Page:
Obesity Could Constitute a Disability?
T he European Court of Justice ruled earlier today that “obesity can constitute a disability” under certain circumstances for the purposes of equality at work legislation, according to this article by the British Broadcasting Corporation — better known as BBC — and although the ruling is binding across the European Union, it is left up to the national courts to decide if the obesity of someone is severe enough to be classed as a disability.
“Judges said that obesity in itself was not a disability — but if a person had a long-term impairment because of their obesity, then they would be protected by disability legislation.”
The highest court in Europe was asked earlier this year to consider the case of Karsten Kaltoft — a childminder in Denmark who reportedly weighs approximately 353 pounds — who claimed his employment was terminated by his local authority after 15 years of service for being too overweight. A court in Denmark still has yet to assess this case after the ruling was issued by the European Court of Justice earlier today.
Kaltoff reportedly told the BBC about minding children that “I can sit on the floor and play with them, I have no problems like that. I don’t see myself as disabled. It’s not OK just to fire a person because they’re fat, if they’re doing their job properly.”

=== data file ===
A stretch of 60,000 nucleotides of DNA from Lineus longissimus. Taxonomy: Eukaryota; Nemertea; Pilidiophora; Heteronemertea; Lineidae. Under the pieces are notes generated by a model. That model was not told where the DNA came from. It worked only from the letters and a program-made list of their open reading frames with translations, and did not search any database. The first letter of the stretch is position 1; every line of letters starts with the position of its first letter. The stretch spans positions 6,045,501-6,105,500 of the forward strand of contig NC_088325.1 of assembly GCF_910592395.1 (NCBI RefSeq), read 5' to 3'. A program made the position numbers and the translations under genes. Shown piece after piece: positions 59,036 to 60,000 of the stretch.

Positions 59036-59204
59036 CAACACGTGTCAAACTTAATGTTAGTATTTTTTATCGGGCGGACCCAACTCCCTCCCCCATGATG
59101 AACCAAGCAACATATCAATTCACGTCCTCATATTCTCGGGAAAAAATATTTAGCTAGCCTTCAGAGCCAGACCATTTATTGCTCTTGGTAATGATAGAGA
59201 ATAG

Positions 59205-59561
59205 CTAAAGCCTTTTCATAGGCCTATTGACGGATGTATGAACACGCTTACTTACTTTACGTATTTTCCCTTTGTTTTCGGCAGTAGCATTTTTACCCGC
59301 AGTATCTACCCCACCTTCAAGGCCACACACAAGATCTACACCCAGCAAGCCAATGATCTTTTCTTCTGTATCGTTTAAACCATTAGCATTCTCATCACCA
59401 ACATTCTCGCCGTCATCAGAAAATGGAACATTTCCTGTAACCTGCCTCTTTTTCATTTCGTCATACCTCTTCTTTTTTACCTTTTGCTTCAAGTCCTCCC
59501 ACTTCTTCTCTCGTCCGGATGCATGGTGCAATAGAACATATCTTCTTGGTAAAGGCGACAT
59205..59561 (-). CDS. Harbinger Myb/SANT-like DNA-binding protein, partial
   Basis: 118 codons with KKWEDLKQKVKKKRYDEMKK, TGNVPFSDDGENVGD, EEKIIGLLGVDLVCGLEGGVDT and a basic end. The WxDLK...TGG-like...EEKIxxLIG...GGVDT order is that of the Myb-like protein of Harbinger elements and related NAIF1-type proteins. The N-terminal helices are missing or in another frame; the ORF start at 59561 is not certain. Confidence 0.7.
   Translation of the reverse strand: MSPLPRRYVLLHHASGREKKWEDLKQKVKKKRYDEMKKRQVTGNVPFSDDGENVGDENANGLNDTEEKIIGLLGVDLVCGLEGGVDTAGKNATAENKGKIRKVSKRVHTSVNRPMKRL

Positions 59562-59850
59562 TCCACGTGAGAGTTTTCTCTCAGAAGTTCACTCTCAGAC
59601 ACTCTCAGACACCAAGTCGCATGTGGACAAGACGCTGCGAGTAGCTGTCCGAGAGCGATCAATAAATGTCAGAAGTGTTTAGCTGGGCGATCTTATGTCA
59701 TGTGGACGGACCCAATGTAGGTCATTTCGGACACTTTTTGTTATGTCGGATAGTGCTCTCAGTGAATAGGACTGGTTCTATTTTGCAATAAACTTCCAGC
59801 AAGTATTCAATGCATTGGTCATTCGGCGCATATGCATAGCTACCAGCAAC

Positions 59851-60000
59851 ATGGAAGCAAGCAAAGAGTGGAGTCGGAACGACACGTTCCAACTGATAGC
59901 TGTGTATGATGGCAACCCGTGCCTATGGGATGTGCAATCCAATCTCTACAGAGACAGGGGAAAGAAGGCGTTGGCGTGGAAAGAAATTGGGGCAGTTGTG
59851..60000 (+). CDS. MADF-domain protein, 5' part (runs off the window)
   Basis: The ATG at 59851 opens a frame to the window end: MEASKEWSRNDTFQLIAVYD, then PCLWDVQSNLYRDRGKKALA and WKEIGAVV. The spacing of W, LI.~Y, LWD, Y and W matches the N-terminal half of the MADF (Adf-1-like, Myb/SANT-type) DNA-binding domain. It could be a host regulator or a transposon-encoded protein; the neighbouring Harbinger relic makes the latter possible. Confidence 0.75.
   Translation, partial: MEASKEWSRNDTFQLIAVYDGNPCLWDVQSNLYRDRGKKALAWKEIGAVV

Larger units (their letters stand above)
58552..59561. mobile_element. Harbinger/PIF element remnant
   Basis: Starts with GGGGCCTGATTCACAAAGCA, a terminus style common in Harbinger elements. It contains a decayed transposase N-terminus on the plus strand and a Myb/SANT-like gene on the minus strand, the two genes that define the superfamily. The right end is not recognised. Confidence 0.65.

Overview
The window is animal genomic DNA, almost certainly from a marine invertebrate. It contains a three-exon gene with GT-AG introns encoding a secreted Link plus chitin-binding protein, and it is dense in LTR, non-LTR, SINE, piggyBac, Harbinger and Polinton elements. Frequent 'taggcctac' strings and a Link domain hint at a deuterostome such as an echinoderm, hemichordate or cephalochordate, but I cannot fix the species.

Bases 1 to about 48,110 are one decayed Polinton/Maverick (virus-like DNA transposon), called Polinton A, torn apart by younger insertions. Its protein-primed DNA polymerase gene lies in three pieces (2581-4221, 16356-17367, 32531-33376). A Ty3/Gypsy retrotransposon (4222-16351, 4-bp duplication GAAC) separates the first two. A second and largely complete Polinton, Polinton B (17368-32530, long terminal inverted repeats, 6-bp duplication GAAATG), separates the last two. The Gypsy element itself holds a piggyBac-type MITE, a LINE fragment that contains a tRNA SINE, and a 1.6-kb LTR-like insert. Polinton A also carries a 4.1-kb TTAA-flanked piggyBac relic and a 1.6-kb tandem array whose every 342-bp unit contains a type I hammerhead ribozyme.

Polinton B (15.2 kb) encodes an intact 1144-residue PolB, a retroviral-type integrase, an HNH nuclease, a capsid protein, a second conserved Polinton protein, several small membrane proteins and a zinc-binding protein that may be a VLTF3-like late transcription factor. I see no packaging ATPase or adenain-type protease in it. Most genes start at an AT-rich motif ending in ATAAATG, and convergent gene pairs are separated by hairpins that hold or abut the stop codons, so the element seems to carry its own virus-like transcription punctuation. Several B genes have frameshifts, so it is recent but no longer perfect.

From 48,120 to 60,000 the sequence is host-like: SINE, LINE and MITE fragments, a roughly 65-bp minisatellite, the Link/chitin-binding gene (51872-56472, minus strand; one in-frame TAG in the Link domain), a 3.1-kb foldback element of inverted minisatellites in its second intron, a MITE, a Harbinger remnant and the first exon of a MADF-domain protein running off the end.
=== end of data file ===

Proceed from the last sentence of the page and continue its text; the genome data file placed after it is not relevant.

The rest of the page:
The origin or cause of the disability did not matter to the European Court of Justice — meaning that it is irrelevant whether the person is obese due to a medical condition; or simply because of overeating.
The judgement could mean that employers might be required to provide larger seats, special parking spaces, and other facilities for employees who are considered obese…
…which leads to this question: what if that ruling were extended by courts worldwide; and what if it included overweight people in circumstances other than employment — such as passengers on commercial airplanes?
We have seen the intense debate continue for years pertaining to obese passengers aboard airplanes — such as with this article posted back on August 31, 2014. We have also read countless stories on travelers who are considered disabled and subsequently humiliated, supposedly abused, or allegedly mistreated — and as a stretch of sorts, resort to feigning disability by purposely falsely designating their pets as emotional support animals solely to save money on airfare and have a companion in the main cabin of the aircraft.
Obesity being included as a disability is not a new topic: a class-action lawsuit against Air Canada was approved by a judge in Québec back in 2011, bringing the possibility of those disabled Canadian passengers — including obese people — who had to pay extra airfares for seats on domestic flights between December 5, 2005 and December 5, 2008 to receive compensation.
Currently, obesity is not protected under the law unless it clearly hinders the professional life or employment of a person…
…but could the ruling issued earlier today by the European Court of Justice pave the way for broader rulings in the future — especially those which could affect aspects of travel? For example, would airlines be eventually forced to provide wider seats for obese people? Should a person who is obese be considered disabled?
What are your thoughts?